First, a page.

Watering Compacted Soil
If you have a very compacted soil, or if it is clay with very little organic content, then your watering system may provide water faster than the soil can absorb it. If so, to avoid wasteful runoff, water in steps. Water until it begins to puddle. Turn off the system. Wait 15 minutes to a half an hour and then water some more until puddling occurs again. Lawn areas that are moist, firm and have no visible puddles are ready for a repeat irrigation cycle. Areas that are soft and produce squishy footprints when walked on are not ready for more irrigation. When they are ready, water a second time to make sure the lawn gets enough water overall.
Watering Lawns with Thatch
Thatch, the layer of accumulated dead surface roots and debris on the soil around grass plants, is somewhat hydrophobic. It tends to repel water, so it prevents water from passing through it into the soil. The result is uneven moisture over the entire lawn. To counteract this effect, use a wetting agent, called a "surfactant" when watering a heavily thatched lawn.
A mild dishwashing liquid or a product specifically designed for this purpose available at garden centers makes thatch able to absorb the water and pass it through to the soil. Spray it on the lawn with a hose end sprayer, about half water and half soap or follow the directions on the labels of commercial surfactants. The best way to solve this problem, of course, is to get rid of the thatch.
Watering Newly Seeded Lawns
Watering is critical to the success of new lawns. Homeowners almost always fail to water newly planted grass seed sufficiently. To have its best chance for germination, grass seed needs to be kept moist all the time!
Missing only one day of watering can reduce germination by 30%. Missing two days reduces it by 50%. It is essential to keep the top ¼ to ½ inch of soil from drying out for the first two to three weeks of a new lawn. While seed is germinating, a light sprinkle from the hose will do the job. When sprouts appear, water a bit more generously.
Watering Newly Sodded Lawns
For new sod, watering is just as important. Once it is installed, do not permit it to dry out at all. The sod itself must be thoroughly wet throughout its roots and soil, and the soil bed where it is laid must be wet down another inch or two. Watch out for edges between pieces of sod and along the sidewalks and driveways where the water evaporates more quickly. They dry out first. In the absence of rain, water regularly for at least 6 weeks or until the sod roots have penetrated into the soil bed and become established.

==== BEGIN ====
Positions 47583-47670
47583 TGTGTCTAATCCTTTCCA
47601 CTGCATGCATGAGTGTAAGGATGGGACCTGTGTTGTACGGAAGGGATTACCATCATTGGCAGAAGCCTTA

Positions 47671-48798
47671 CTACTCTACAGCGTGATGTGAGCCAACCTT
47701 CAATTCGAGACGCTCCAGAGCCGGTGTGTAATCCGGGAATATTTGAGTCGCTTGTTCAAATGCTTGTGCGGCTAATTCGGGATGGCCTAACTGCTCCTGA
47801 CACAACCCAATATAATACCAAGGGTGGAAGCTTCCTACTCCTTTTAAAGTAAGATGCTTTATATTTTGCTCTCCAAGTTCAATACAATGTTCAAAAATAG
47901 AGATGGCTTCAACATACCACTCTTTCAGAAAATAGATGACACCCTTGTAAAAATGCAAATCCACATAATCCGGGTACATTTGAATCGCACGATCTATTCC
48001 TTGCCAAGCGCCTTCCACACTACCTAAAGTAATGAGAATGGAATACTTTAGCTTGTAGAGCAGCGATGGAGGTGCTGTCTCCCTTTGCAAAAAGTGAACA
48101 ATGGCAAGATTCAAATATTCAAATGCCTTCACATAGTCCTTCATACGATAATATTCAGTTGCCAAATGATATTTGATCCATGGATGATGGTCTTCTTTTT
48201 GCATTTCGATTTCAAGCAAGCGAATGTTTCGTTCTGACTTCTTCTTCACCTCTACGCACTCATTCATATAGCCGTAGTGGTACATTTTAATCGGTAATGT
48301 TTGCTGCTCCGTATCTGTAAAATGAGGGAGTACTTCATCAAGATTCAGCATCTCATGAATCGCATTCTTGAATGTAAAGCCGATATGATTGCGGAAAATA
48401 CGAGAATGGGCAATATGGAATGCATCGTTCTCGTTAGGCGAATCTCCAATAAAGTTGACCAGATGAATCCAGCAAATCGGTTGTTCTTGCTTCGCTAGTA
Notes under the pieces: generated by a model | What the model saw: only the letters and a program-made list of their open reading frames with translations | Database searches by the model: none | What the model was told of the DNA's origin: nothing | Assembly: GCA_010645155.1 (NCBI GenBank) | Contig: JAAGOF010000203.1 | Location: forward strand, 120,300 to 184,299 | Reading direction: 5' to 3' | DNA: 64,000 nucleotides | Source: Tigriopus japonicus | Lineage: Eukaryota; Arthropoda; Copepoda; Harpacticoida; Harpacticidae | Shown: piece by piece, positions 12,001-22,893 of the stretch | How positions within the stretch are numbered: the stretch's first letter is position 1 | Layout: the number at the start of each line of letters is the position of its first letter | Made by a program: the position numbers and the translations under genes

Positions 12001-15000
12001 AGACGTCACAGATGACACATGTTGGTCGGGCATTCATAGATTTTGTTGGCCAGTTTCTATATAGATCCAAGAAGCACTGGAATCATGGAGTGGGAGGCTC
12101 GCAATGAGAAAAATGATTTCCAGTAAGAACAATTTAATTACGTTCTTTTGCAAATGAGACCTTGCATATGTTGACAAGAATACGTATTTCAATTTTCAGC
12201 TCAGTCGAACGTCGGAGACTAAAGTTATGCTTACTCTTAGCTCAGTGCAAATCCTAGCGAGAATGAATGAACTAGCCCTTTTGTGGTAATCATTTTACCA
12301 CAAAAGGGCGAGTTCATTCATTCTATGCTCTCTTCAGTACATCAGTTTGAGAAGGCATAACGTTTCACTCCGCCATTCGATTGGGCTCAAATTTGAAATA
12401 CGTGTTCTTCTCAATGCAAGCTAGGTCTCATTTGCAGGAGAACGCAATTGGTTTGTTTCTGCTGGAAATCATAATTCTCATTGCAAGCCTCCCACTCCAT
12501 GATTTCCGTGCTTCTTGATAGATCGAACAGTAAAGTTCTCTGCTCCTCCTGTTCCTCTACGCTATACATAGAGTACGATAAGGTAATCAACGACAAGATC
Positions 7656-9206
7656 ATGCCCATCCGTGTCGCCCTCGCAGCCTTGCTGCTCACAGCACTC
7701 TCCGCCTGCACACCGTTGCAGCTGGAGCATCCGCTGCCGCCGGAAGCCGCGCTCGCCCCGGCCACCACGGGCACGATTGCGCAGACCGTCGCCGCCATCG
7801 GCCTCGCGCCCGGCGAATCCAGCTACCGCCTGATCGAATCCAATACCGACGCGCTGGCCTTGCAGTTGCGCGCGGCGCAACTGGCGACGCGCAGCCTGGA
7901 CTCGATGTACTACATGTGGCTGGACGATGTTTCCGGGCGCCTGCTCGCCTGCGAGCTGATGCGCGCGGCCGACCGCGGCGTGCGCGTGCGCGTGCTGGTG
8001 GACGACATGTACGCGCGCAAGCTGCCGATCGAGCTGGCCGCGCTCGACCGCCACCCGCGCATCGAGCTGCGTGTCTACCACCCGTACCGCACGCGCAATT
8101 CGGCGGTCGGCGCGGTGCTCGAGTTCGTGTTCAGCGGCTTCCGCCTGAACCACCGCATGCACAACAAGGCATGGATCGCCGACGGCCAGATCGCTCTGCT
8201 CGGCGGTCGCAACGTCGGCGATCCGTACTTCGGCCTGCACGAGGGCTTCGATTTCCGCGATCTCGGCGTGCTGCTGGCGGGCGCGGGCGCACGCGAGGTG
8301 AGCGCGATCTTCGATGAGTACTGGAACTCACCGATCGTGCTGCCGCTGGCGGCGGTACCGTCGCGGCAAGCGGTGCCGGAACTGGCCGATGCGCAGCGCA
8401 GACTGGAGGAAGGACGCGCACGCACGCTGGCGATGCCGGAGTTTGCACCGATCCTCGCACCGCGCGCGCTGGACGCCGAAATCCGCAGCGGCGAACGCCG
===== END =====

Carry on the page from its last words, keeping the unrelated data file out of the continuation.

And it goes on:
Dealing with Drought and Watering Restrictions
When drought conditions exist and local restrictions to conserve water are in effect, use of water for irrigating lawns is high on the list of non-essential uses. Often water restrictions allow only hand watering in the yard. You can drastically reduce the use of water without losing the entire lawn.
Northern grasses go dormant and turn brown in hot and dry weather, a survival mechanism that served their ancestors in arid regions of the world. Dormancy serves grass essentially the same way in residential landscapes. Since it does not guarantee that a lawn will fully recover from total water deprivation during a drought period, try to provide an inch to an inch and a half of water every two to three weeks during these times. The grass may not noticeably green up, but this should be sufficient to hydrate the lower plant portions and increase the odds of recovery once adequate moisture is available. Then a dormant lawn takes about three to four weeks to recover and generate new green blades replace the dried, brown ones.
During extended drought, try not to walk on the lawn at all, especially after watering. Drought stressed grass will not recover from damage as rapidly as healthy grass. More importantly, wet soils compact to a greater extent than dry soils under even normal foot traffic. If drought is a chronic problem in your area and is anticipated almost every year, adjust your lawn care practices to reflect that reality by fertilizing in the fall only. Change a Kentucky bluegrass lawn to a turftype tall fescue lawn that, once established, is far more drought resistant.